Desired payment amount 122 may be entered by a user, if for example, the user is contemplating modifying their monthly payment and wishes to see the effect on the benefits to which they are entitled. Desired payment amount field 122 may further be provided with a function to allow a user to change their monthly payment amount to the value entered in this field where, for example, calculator 110 may be being displayed on a secure website on a lender or loan servicer.
Available tax impact output field 124 may be a calculated value indicating the amount of tax impact to which the user is entitled. The field may be displayed to a user, used to populate a mortgage statement, offered to a user changing their monthly payment amount, etc. as described in further detail below with reference to
Referring now to
In a step 410, a total impact amount or available benefit may be determined. How the particular calculation is performed will vary dependent on the type of loan at issue. For example, for conventional loans, the determined amount is equal to the amount of interest paid by the borrower. Where the underlying loan agreement is an inflation indexed loan agreement, the tax impact amount may be equal to the amount of interest paid by the borrower based on the fixed interest rate plus the amount of the increase of the outstanding principal balance based on application of an inflationary index.
In a step 420, the calculated impact amount may be modified by a user personal tax profile. Different users may be more or less able to take advantage of the amount calculated in step 410. For example, a user may be subject to the alternative minimum tax or the underlying loan agreement may be for a second home, a rental property, etc. and the user may not be able to deduct the full amount calculated in step 410. In collecting the user personal tax profile, calculator 110 may ask a series of questions to gather the required information. Alternatively, calculator 110 may be implemented as a component within tax preparation software where the information is collected. Exemplary data can include property data, user tax filing status, user income, deductions, credit, etc.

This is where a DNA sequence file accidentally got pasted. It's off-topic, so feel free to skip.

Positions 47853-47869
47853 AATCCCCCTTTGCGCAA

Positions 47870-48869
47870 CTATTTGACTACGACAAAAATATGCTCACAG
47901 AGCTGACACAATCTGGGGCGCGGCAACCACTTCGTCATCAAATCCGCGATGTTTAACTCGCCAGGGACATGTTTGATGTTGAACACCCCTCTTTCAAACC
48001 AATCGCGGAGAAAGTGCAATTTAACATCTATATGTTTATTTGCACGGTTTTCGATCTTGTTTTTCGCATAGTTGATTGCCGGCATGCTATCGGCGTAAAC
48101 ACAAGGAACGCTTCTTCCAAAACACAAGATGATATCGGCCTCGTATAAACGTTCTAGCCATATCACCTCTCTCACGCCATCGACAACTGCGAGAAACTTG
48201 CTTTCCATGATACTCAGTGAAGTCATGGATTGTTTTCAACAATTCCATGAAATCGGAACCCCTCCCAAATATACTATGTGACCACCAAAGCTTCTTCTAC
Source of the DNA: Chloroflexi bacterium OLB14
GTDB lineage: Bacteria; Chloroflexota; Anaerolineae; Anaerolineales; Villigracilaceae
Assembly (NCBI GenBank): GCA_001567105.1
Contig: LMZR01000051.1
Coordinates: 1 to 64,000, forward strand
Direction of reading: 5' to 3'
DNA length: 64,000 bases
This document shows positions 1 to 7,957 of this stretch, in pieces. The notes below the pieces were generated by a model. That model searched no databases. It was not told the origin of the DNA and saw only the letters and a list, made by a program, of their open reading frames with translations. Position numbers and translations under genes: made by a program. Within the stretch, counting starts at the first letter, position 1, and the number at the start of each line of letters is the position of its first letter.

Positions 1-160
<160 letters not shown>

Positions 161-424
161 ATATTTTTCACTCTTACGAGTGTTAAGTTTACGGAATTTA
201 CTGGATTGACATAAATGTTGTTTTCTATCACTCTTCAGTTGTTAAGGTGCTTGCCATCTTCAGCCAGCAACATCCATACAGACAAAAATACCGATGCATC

In a step 430, the available impact amount or benefit may be calculated. The available impact amount may be equal to the total less the amount already being used by the user. For example, where the user is making payments that pay interest calculated under a fixed rate but do not include an amount equal to the increase in the outstanding principal balance based on the inflationary index, the available impact amount will only be the increase in the outstanding principal balance.
In a step 440, the available impact amount and/or the total impact amount or benefit may be displayed to a user of the calculator 110. The impact information may be provided by a loan service or lender as part of a monthly statement, may be provided on a web page, etc. The impact information may further be provided with one or more associated options. An exemplary option may include providing the user with the means to increase their monthly payment amount to take advantage of the total impact amount to which they are entitled.
Referring now to